This is a prize-winning English sequence tango composed by H. Clarke in 1924.
In addition to being fun to dance, it's notable for illustrating the continuity between earlier and later forms of tango.
For example, the shape of Part I is seen in an earlier sequence by Vernon and Irene Castle (1914), and is similar to Arthur Murray's later American tango basic (1938). Part II evokes the structure of a Nicanor Lima media luna (c. 1916), and later appears in Victor Silvester's Donella Tango (1950). The roots of Part III can also be found in Lima, as it begins with a repeated Sentada No. 1, but in the later style of collecting the feet, as seen in Argentine tango today. Finally, Part IV combines elements (promenade, pivot, and point) from the similar sequence tangos like H. A. Clifton's Royal Empress Tango (1922) and Arthur Wantling's Lola Tango (1923).
Closed position throughout.
Part I - Walk and Box (4 bars): Starting Lead's left, back the Follow two slow steps along LOD (1, 2), then dance half of a box: forward, side, close (3, 4, and). Repeat with the right foot (5, 6, 7, 8, and).
Part II - Parallel Crosses (4 bars): Step side to center (1), then Lead crosses right foot in front of left as the Follow crosses left foot behind (2), then replace left foot (3), step right foot side toward the wall (4), and close (and). Repeat with the right foot (5, 6, 7, 8-and).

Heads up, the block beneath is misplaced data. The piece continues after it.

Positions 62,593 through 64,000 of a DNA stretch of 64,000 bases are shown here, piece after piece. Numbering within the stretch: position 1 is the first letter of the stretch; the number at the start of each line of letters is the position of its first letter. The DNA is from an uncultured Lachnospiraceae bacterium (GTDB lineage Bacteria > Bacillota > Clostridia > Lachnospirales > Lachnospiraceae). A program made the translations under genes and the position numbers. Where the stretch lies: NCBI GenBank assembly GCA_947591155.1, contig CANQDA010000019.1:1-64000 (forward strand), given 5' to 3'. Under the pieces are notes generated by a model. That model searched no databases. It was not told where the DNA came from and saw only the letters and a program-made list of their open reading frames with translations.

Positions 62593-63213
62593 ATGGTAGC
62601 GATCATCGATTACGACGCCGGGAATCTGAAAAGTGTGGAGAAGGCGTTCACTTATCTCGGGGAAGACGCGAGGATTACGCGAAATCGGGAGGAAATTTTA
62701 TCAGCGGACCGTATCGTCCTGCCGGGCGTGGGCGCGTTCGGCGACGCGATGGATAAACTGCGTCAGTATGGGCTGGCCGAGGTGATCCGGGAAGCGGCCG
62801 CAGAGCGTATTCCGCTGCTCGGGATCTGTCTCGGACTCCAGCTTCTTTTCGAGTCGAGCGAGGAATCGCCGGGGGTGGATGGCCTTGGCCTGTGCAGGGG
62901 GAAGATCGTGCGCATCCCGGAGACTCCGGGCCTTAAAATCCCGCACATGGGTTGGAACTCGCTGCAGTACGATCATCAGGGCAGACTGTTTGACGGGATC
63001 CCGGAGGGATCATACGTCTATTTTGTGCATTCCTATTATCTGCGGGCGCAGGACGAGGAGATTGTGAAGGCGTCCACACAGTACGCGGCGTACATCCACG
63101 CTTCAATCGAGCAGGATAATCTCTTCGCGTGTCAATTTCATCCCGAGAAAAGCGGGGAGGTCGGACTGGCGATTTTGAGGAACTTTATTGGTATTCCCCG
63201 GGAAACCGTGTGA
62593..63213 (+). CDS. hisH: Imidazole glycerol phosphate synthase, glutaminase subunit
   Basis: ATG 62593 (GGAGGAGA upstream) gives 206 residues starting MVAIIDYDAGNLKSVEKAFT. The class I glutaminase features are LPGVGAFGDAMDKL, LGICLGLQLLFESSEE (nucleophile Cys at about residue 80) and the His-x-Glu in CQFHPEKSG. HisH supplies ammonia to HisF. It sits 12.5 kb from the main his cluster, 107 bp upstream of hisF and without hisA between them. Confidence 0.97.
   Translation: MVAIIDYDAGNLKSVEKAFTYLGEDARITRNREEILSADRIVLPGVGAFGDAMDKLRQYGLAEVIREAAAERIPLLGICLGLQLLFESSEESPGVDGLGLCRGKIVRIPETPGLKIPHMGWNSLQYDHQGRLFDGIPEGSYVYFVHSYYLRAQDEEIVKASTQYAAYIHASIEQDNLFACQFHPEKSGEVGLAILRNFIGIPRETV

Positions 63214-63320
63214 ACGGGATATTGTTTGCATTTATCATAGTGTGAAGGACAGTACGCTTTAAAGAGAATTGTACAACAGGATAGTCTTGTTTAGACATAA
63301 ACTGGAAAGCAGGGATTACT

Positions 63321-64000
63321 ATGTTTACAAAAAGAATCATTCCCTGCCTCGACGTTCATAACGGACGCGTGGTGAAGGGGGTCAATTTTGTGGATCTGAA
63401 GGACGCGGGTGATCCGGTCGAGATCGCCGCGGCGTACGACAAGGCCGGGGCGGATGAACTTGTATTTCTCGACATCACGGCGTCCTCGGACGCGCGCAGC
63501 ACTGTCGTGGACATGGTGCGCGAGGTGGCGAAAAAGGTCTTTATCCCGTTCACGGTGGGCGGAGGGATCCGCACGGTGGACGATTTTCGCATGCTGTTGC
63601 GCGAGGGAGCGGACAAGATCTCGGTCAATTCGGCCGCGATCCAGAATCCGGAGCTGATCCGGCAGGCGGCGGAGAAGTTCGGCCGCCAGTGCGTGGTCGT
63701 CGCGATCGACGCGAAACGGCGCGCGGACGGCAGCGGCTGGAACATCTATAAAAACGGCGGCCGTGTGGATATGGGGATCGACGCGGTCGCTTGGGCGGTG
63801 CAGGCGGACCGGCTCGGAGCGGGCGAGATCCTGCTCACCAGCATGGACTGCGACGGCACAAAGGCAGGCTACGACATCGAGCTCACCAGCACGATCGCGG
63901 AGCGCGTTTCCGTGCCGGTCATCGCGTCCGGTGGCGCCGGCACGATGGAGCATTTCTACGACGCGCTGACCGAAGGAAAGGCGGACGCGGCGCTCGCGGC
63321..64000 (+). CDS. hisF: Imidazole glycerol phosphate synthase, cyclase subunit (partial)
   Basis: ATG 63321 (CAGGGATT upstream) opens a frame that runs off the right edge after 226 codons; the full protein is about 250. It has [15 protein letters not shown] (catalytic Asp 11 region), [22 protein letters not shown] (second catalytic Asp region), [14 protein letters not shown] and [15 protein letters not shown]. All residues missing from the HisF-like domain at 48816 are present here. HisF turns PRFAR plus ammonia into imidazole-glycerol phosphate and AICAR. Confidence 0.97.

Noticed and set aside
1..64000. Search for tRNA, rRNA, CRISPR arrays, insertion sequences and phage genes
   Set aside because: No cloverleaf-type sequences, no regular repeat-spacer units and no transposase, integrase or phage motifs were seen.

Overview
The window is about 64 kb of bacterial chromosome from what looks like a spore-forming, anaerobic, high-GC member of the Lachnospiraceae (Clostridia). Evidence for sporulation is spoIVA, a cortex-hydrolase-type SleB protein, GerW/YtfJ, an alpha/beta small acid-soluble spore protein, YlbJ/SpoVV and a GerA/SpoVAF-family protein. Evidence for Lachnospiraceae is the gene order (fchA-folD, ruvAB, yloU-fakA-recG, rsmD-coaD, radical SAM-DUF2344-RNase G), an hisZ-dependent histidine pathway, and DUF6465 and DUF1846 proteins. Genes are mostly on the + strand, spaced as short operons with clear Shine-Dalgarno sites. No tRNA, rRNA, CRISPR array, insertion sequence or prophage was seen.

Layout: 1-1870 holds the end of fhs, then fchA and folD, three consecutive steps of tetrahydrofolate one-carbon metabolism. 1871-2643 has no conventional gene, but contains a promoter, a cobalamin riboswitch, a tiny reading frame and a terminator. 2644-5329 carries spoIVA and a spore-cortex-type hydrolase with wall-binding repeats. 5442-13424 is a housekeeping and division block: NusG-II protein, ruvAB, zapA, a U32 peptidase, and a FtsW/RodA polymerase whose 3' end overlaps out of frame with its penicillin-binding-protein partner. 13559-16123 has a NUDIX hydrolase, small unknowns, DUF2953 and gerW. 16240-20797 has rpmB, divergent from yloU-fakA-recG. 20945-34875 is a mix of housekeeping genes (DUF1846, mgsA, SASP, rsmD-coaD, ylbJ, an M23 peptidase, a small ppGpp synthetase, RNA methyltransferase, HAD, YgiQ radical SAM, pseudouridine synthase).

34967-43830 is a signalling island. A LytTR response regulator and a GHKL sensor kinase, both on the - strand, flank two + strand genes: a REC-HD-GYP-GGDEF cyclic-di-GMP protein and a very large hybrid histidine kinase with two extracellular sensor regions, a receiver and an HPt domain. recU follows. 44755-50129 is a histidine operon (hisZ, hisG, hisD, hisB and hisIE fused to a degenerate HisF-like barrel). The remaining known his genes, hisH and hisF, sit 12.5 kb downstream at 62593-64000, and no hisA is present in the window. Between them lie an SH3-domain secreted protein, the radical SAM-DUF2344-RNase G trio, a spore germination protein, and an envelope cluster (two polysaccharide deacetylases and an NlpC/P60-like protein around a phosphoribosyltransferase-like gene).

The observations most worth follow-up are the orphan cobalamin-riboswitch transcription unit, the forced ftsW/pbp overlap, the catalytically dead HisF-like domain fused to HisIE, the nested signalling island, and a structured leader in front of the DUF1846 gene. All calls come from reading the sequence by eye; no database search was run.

Part III - Slow Walk and Turn (4 bars): Back the Follow one step along LOD, then collect right foot to side of left without weight (1, 2). Repeat this with the right foot, collecting left foot to it (3, 4). Repeat once more with the left foot (5, 6), then finish with a quarter-turning box on the right foot to bring the Follow into the outside lane (7, 8-and).
Part IV - Promenade and Point (4 bars): Promenade two steps along LOD (1, 2), then pivot halfway around to the left to bring the Follow into the outside lane (3), and point the free foot along LOD without weight (4). With this foot, promenade two steps over the elbows along LOD (5, 6), then do a slight pivot to the right to bring the Follow back to backing along LOD (7), point free foot to the side (8), and collect it without weight (and).
Repeat from the beginning.
No music is specified, so any square, early 20th century tango will work nicely.
Reconstructed in collaboration with Richard Powers.
© 2018 Nick Enge
For more, including descriptions of 25 different waltzes and hundreds of variations thereof, see Waltzing: A Manual for Dancing and Living a book by Richard Powers and Nick Enge.
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